And now the following is my review of the 2007 adaptation starring James McAvoy, Keira Knightley, Saoirse Ronan, Romola Garai and Vanessa Redgrave and directed by Joe Wright. Seeing the trailer for this movie was actually what got me to check out the book in the first place but I didn’t get to watch it until I got my hands on the DVD back in March. So the following review will be tied in with the book review I made in the previous post. Spoilers ahead!
Monthly Archives: June 2008
I’ve been meaning to do this entry for a very long time now but I wanted everything out of the way in order to do it because I’ve had a lot of thought about it and there’s just so much to say about the book. I’ve just finished re-reading the book so a lot of what I have to say about this novel is also relatively fresh in my mind. I originally thought I could merge the book and movie reviews here but it appears that my book review/analysis/discussion is on the long side so it’ll be split. So, this should be fun, lol. Massive spoilers ahead if you haven’t read the book!
By: Ian McEwan
What can be said about Atonement? Well, just a brief rundown on the premise: the book spans from three different time periods starting from 1935. On one hot summer day, the lives of three different individuals will drastically change thanks to (ultimately) the power of perspective and the action of one child. That last sentence sounds very vague, but the plot is a fairly complicated once you start getting your head wrapped around it but essentially the course of the book fundamentally follows the course of their lives as a result of one action, one lie, and the struggle to deal with the reprecussions of that event.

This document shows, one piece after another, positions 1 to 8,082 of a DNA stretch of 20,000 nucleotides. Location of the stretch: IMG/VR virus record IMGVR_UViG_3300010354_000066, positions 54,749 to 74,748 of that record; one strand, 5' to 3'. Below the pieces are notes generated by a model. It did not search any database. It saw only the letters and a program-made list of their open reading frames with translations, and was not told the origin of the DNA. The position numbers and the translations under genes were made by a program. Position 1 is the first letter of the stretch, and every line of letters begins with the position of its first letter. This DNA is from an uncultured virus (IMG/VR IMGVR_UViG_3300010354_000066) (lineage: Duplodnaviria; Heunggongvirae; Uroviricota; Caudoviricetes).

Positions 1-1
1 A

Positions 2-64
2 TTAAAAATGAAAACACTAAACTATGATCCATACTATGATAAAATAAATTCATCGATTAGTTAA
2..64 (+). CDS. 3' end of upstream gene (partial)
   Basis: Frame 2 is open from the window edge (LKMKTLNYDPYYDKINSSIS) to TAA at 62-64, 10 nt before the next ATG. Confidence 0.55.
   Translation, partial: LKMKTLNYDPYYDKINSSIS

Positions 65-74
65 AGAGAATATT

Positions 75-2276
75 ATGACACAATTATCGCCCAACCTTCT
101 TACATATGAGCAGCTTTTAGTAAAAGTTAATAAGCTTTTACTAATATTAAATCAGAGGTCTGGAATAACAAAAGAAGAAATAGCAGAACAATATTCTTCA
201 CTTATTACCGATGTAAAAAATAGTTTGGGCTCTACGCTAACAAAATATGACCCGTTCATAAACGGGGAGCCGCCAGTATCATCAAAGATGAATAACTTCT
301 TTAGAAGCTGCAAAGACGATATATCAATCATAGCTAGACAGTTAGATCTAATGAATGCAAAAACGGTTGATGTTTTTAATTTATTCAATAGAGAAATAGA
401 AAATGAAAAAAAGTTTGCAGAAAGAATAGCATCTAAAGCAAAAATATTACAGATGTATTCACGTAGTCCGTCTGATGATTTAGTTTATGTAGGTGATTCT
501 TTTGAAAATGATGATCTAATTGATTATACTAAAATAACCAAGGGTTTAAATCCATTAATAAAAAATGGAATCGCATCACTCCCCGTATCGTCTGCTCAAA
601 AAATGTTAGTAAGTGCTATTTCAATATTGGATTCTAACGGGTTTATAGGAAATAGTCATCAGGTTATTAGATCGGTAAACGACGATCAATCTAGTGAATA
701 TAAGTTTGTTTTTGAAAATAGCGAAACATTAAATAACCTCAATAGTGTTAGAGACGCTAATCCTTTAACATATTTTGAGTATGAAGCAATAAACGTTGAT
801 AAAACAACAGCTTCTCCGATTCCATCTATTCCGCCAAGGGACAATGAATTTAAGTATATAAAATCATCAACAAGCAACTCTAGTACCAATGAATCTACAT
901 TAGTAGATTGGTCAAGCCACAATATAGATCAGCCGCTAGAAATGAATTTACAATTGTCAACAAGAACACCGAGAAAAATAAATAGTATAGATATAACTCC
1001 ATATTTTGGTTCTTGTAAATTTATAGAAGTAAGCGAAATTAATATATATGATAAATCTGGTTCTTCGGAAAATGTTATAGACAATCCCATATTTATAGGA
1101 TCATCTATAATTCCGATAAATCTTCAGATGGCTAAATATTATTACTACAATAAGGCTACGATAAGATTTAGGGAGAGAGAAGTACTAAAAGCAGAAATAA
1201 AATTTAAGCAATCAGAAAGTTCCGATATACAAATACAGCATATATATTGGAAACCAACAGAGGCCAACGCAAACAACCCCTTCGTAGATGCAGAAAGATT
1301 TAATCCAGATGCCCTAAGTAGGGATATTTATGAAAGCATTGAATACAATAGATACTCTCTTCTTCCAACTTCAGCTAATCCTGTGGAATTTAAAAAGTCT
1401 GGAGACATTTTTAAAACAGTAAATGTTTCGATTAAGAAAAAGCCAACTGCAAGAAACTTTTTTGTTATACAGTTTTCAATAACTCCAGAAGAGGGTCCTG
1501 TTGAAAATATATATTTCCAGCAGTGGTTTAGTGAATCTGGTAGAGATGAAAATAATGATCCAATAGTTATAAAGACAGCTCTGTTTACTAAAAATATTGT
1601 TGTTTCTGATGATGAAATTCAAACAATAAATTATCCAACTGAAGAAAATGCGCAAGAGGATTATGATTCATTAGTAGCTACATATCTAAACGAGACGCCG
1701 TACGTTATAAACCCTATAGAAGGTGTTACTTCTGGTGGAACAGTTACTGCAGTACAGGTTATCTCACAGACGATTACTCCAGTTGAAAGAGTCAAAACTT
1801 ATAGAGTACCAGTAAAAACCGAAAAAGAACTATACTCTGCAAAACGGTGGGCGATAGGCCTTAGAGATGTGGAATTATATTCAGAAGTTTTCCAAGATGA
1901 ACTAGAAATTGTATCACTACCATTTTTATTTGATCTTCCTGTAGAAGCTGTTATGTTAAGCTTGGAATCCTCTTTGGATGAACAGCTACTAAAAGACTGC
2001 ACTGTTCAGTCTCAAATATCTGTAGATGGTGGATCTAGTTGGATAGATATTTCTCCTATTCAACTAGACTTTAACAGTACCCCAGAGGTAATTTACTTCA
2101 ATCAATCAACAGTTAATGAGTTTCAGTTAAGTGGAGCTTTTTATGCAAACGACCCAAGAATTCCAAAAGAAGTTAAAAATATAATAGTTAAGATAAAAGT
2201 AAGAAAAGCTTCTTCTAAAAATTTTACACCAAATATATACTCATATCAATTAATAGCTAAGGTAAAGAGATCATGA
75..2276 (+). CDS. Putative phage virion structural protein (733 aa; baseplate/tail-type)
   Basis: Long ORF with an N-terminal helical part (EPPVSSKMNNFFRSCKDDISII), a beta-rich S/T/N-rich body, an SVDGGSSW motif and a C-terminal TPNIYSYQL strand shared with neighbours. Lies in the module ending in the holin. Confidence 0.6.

This is the first book I’ve ever read by Ian McEwan and I have to say, I was very impressed. What drew me in to the book right away was his prose; I know some people find his prose very boring, but I found it to be quite refreshing. The first time around, I was just drawn in by the way he described the events, the thoughts and actions of these characters, the words he used to describe these aspects of the story. The way he phrased things and the way his sentences were structured came to be as very different, as though it was written by someone in the early 20th century, maybe even earlier, like it was written in a way that you don’t see books written now. Reading it a second time around, I appreciated how he always seemed to find the right word to describe a particular event or a particular scene. It worked for the novel, and I think it really added to the story.